Today marks the end of year 15 on the Software Process and Measurement Cast, and we are closing the year with pitchfork and torches. We discussed the world of knowledge work in 2022. Leadership, principles, value, and values take center stage. Panels like this make me want to do panels every week!

The panelists (other than myself) are:

Jeremy Berriault https://www.linkedin.com/in/jeremy-berriault-mba/ Web: https://berriaultandassociates.com/ 

Jon M Quigley linkedin.com/in/jonmquigley Web: https://www.valuetransform.com/product-development-tools/

Kevin Rush linkedin.com/in/kezrush Twitter: @Kezrush

Chris Hurney linkedin.com/in/chrishurney Web: https://www.inspiradoconsulting.com/ Twitter: chris_hurney

Participating in spirit (they were on part one last week)

Susan Parente linkedin.com/in/susanparente Twitter: @TechRiskManager

Jeremy Willets linkedin.com/in/jeremywillets   Blog: https://www.jeremywillets.com/ 

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Chapter 2 of Agile Conversations by Douglas Squirrel and Jeffrey Fredrick is titled, Improving Your Conversations.  First an update on my conversation experiment from last week. Last week I wanted to review my conversations to determine if I was correctly assessing scenarios using the Cynefin Framework. There was at least one conversation where I misjudged the complexity.  Whereas the participants viewed the scenario being discussed to be complicated (the solution being a framework or best practices), I viewed the scenario as complex or possibly chaotic.  The differences in mental models made the conversation tense and ungratifying. In my mind, my failure was not recognizing the issue until I was reviewing the conversation after the fact (one of the Four Rs in Chapter 2). I think a better approach, for me, will be to assess the complexity of the scenario before the conversion in the future. Perhaps a form of conversational premortem.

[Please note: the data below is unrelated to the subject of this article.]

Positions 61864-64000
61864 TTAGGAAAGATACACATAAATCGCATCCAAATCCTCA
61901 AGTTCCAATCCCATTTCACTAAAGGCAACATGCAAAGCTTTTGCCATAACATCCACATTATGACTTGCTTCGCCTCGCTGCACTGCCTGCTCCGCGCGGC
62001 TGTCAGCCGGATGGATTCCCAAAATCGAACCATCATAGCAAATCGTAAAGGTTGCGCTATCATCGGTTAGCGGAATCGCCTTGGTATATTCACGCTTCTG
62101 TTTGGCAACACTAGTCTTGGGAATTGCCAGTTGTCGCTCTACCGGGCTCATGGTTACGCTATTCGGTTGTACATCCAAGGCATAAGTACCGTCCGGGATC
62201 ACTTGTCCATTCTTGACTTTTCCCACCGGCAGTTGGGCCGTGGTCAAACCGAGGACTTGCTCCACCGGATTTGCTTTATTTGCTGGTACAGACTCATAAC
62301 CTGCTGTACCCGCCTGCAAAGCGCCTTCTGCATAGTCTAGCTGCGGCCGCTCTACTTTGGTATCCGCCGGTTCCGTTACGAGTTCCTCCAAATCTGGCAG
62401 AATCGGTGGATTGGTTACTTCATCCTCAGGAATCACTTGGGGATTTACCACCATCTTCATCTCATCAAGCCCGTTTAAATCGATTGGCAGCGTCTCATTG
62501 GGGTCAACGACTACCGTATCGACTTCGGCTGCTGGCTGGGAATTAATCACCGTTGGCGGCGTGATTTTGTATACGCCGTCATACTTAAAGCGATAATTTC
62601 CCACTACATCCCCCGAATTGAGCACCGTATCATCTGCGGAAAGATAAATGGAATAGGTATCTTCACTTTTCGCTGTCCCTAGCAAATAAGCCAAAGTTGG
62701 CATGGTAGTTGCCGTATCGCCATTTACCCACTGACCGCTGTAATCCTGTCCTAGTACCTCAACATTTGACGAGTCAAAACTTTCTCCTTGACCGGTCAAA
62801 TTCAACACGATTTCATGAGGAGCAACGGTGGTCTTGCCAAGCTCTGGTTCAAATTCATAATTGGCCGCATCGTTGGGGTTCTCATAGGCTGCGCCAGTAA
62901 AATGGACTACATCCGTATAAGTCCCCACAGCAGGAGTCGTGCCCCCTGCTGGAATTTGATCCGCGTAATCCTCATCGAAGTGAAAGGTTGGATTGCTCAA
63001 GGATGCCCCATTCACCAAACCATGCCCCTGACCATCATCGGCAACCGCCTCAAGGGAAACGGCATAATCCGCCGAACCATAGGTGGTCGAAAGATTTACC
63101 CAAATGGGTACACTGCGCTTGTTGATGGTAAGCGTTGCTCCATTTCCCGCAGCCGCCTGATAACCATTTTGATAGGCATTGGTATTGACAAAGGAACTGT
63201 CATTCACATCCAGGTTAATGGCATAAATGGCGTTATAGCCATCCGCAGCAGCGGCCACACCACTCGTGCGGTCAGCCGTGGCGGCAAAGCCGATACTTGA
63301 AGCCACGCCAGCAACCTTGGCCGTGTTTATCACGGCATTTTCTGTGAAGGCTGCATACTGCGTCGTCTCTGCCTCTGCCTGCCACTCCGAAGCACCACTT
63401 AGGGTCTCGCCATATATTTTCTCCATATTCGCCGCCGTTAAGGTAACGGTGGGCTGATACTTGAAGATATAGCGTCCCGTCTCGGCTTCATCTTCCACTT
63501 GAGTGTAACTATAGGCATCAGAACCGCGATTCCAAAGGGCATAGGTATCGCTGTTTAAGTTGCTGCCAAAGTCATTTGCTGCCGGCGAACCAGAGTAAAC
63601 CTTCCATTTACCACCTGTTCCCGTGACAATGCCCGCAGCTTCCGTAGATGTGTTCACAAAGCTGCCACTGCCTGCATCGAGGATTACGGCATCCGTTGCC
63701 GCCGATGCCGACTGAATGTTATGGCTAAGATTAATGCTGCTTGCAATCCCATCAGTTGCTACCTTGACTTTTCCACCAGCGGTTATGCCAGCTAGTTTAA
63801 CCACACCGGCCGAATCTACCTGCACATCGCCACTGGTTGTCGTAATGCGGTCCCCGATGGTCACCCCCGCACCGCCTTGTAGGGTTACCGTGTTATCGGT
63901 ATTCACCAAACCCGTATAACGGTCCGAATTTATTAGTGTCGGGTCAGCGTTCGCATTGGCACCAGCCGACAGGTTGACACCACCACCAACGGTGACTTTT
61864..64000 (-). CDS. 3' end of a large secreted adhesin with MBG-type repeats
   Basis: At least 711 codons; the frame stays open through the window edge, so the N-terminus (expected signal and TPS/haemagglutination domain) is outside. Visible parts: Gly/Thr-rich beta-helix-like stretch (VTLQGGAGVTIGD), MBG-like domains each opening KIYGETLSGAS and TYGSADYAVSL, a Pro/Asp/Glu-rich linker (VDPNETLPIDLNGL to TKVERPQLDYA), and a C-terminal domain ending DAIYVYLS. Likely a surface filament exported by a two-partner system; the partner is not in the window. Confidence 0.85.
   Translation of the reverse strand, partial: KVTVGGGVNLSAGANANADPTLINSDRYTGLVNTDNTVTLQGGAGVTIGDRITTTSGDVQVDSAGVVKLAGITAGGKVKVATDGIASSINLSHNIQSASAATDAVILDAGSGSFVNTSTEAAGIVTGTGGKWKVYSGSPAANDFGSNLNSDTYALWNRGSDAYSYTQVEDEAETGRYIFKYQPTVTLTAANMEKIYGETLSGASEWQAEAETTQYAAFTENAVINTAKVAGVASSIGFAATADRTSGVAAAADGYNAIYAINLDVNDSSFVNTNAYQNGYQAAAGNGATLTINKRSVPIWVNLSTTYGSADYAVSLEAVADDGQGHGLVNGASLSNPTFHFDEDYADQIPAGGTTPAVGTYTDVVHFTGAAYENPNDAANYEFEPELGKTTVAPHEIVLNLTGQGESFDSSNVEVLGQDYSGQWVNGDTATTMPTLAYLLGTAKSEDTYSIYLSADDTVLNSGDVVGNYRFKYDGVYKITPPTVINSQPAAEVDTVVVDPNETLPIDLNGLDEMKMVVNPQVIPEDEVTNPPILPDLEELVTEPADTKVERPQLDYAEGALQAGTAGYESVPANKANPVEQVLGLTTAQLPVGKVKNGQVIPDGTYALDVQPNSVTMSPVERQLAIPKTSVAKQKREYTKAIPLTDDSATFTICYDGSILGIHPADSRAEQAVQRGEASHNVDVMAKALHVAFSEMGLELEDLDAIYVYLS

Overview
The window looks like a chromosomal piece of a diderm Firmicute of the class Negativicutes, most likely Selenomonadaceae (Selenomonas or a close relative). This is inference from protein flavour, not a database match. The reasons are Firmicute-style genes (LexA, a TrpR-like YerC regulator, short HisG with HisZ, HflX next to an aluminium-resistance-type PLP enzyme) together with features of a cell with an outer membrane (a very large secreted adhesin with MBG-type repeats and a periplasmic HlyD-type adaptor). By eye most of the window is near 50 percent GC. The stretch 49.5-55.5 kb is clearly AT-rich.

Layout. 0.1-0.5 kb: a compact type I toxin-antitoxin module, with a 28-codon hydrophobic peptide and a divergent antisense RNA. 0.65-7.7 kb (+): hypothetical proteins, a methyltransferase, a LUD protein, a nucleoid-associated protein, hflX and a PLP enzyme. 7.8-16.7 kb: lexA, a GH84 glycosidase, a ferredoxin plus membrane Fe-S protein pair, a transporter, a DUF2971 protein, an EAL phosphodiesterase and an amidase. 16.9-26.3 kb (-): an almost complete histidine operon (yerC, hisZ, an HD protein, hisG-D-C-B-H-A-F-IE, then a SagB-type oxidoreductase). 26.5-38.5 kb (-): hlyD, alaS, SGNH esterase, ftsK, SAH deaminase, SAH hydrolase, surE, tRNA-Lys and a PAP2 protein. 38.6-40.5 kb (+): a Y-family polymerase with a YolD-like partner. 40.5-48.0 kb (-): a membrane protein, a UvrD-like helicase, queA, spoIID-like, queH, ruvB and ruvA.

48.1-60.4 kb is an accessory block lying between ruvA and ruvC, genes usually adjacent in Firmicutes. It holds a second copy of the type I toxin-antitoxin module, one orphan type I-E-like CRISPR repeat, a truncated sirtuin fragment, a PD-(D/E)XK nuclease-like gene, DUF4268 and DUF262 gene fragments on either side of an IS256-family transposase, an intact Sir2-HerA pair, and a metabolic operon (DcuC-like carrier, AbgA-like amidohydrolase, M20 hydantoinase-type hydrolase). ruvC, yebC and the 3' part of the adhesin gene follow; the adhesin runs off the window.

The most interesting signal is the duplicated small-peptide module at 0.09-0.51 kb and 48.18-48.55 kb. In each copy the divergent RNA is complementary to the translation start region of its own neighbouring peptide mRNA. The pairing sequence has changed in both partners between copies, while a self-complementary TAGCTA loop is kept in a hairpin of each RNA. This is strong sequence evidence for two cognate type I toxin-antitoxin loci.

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One of the fun parts of programming the Software Process and Measurement Cast is getting diverse groups of people together to chat.  In this edition of the podcast, Jon M Quigley, Jeremy Willets, Jeremy Berriault, Kevin Rush, Susan Parente, and myself convened to discuss what we learned about work in 2021. The last few years have been extraordinary — both good and bad. When you live in times like these it is incumbent on all of us to learn from them.

The panelists (other than myself) are:

Jeremy Berriault https://www.linkedin.com/in/jeremy-berriault-mba/ Web: https://berriaultandassociates.com/ 

Susan Parente linkedin.com/in/susanparente Web: http://www.s3-tec.com/

Jon M Quigley linkedin.com/in/jonmquigley Web: https://www.valuetransform.com/product-development-tools/

Kevin Rush linkedin.com/in/kezrush Twitter: @Kezrush

Jeremy Willets linkedin.com/in/jeremywillets   Blog: https://www.jeremywillets.com/ 

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Chapter 2 of Agile Conversations by Douglas Squirrel and Jeffrey Fredrick is titled, Escaping The Software Factory. The idea that software development and maintenance fit a factory model in which people are fungible and that processes are deterministic is a thing in 2021 (as it was when this book was written). I have always been hard-pressed to buy the factory/manufacturing model. I have worked on an assembly line. One of the jobs I had was building tires for Firestone Tire and Rubber Company at their plant in Memphis. That job was one of the reasons I made sure I went to university. Whether the assembly line model was truly appropriate even for tire manufacturing would be interesting to debate (the plant is gone, no amount of scientific management could save it). At the very least, software development and maintenance are better served by team-based collaborative approaches. Words like team-based and collaboration require communication (something that did not happen on the assembly line, except when we had union meetings) so that rigid processes and micromanagement can be minimized.